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Diabetes is major health issue in the United States, and in the southeast, approximately 15 percent of the population is diabetic. It's known that diabetes doubles the risk for heart disease in men and triples the risk of heart disease in women. But one of the most dangerous conditions a diabetic could develop is a foot ulcer. "Diabetic foot ulcers are an important event in a diabetic's life since only 60 percent of these patients will survive 5 years. The 5-year survival rate of a diabetic foot ulcer is worse than breast or prostate cancer – but this can be improved with appropriate medical care," says Dr. Charles Joels, vascular surgeon with University Surgical Associates (USA). Since November is Diabetes Awareness Month, the vascular surgeons of USA are promoting ways to help prevent amputation from diabetic foot problems.

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Diabetic ulcers are open sores on the foot – usually circular in nature – and occur commonly on the toes or heels although they can be present anywhere on the foot. They can develop because of cuts, blisters and sometimes callus formations that turn into ulcers. According to USA vascular surgeon Dr. Michael Greer, many people don't realize how serious even a small injury to the foot can be for a person with diabetes. A tiny scratch can develop into a major ulcer and spreading infection that can ultimately require amputation if not caught early enough.

"Any injury to the foot, no matter how small, should be evaluated by your physician, because small problems are much easier to treat than major infections," says Dr. Greer. "Because people with diabetes have less sensation in their feet due to neuropathy, it's important to look closely for these injuries every day. If you can't see well, then have a family member look for you. By acting quickly and talking with your doctor, you could do more than quickly heal a sore – you could save a limb!"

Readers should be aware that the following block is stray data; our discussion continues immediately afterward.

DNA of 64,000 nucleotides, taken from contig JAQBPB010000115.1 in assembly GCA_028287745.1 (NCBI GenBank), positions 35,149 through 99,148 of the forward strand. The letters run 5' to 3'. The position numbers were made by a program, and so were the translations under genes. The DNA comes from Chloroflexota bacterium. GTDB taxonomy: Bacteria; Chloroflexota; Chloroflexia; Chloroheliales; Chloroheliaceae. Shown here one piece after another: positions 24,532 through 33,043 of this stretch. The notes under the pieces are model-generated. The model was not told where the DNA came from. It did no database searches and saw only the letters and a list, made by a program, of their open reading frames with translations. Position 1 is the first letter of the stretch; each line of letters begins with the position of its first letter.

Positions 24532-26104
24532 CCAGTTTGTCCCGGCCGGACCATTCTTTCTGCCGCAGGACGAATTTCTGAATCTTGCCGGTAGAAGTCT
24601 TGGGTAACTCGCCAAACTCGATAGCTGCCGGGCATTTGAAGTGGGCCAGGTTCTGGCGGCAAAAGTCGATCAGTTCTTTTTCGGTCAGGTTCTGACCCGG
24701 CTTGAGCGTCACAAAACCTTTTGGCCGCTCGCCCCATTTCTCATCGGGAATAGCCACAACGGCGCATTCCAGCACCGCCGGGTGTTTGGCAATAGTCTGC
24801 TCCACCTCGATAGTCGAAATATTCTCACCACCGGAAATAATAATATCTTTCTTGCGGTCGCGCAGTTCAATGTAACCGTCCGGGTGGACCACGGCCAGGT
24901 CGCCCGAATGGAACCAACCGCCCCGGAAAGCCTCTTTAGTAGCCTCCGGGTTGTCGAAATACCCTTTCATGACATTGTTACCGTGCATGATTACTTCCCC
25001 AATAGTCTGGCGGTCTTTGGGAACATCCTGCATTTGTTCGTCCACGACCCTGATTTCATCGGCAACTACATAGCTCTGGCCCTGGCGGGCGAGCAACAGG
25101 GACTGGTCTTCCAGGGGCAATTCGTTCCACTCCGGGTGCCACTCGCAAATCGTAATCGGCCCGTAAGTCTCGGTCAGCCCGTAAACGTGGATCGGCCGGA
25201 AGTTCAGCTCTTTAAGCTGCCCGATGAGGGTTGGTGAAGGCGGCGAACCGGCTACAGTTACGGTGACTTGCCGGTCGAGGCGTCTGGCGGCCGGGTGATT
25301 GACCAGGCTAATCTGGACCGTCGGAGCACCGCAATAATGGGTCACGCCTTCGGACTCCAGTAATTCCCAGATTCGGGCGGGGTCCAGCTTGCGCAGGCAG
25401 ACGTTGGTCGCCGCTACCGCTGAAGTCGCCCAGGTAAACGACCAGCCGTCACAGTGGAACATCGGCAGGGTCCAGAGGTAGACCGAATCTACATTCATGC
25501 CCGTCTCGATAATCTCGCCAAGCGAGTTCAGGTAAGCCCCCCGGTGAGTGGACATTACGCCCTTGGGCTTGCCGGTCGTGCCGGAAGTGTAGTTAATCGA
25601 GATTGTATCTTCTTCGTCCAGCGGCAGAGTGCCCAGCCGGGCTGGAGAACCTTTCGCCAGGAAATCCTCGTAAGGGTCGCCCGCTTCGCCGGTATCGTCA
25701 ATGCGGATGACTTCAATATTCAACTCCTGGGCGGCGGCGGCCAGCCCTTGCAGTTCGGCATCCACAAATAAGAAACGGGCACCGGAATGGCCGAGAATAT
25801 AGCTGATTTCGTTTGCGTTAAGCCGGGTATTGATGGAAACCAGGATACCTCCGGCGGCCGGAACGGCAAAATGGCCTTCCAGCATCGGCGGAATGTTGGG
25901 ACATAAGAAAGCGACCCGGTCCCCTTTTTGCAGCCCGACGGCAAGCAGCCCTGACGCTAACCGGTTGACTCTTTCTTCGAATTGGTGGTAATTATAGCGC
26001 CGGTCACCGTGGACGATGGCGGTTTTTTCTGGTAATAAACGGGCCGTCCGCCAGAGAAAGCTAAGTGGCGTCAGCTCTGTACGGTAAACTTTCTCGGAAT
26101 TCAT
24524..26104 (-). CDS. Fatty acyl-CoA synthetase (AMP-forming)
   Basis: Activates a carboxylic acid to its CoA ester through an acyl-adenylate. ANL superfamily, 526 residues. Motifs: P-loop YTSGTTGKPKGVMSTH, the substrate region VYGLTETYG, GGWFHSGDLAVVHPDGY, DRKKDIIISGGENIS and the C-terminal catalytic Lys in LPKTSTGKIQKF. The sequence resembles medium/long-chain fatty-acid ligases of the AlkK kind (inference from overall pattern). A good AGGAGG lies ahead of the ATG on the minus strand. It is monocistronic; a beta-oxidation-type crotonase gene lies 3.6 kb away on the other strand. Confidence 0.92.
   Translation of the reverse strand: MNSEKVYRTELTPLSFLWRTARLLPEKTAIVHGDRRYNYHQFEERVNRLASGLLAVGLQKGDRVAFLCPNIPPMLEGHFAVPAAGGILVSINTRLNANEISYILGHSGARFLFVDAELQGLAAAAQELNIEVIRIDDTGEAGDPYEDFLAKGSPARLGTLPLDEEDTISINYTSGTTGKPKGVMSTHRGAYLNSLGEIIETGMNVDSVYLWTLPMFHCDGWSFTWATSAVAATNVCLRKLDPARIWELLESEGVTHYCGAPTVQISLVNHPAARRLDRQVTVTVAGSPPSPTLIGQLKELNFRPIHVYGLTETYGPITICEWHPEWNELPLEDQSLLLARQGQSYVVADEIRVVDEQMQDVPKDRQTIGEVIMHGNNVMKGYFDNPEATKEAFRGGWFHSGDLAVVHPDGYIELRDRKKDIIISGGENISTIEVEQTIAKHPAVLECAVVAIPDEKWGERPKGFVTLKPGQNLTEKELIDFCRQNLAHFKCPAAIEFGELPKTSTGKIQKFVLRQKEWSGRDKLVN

"I've had patients who have walked around with a nail in their shoe, resulting in a terrible injury to their foot – and they didn't know it had happened," says USA vascular surgeon Dr. Dan Fisher. "Others see a tiny black spot, and because they can't feel it, don't think it's serious enough to seek care. The opposite is true. Any skin breakdown should be examined by a primary care physician or podiatrist immediately." 

Losing sensation and feeling in the feet and legs makes it very easy for a sore or scrape on the foot to go unnoticed until it's a major problem. That's why people with diabetes should examine their feet daily to watch out for any changes. This includes the top and bottom of the feet and in between their toes.

"Overall diabetics have approximately a 25% chance of developing a foot ulcer at some point in their lifetime," says USA vascular surgeon Mark Fugate, MD. "A diabetic foot ulcer is a pivotal event in the life of person with diabetes and a marker for other serious medical problems. Without early and optimal intervention, the sore can rapidly deteriorate leading to amputation." 

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Effective Treatment

Certified vascular surgeons like those at University Surgical Associates are the professionals best suited to treat the complicated vascular problems associated with diabetes. Without proper circulation, diabetic ulcers will not heal and risk having an amputation. "A full evaluation including an exam and frequently a blood flow test is used to determine if circulation is inadequate in the legs and feet," says USA vascular surgeon Sachin Phade, MD. "To restore proper circulation, correction can be performed through small catheters and placement of stents that open up blood flow. We also remove plaque buildup in the arteries, and in some cases, a bypass is necessary to save a person's leg."

Early Intervention is Critical 

The majority of amputations are preventable with appropriate care, and that begins with patient education about the importance of controlling blood sugar, eating an appropriate diet, smoking and alcohol cessation, and seeing a physician regularly. Dr. Greer recommends that people with diabetes see their family physician or podiatrist three to four times a year. Many need corrective footwear or inserts to keep from rubbing a blister that can lead to more serious problems.

 "Over the years I've seen many diabetic foot problems, and too many patients have needless amputations. With proper intervention, we can effectively treat these conditions and help people live longer and with a better quality of life." 

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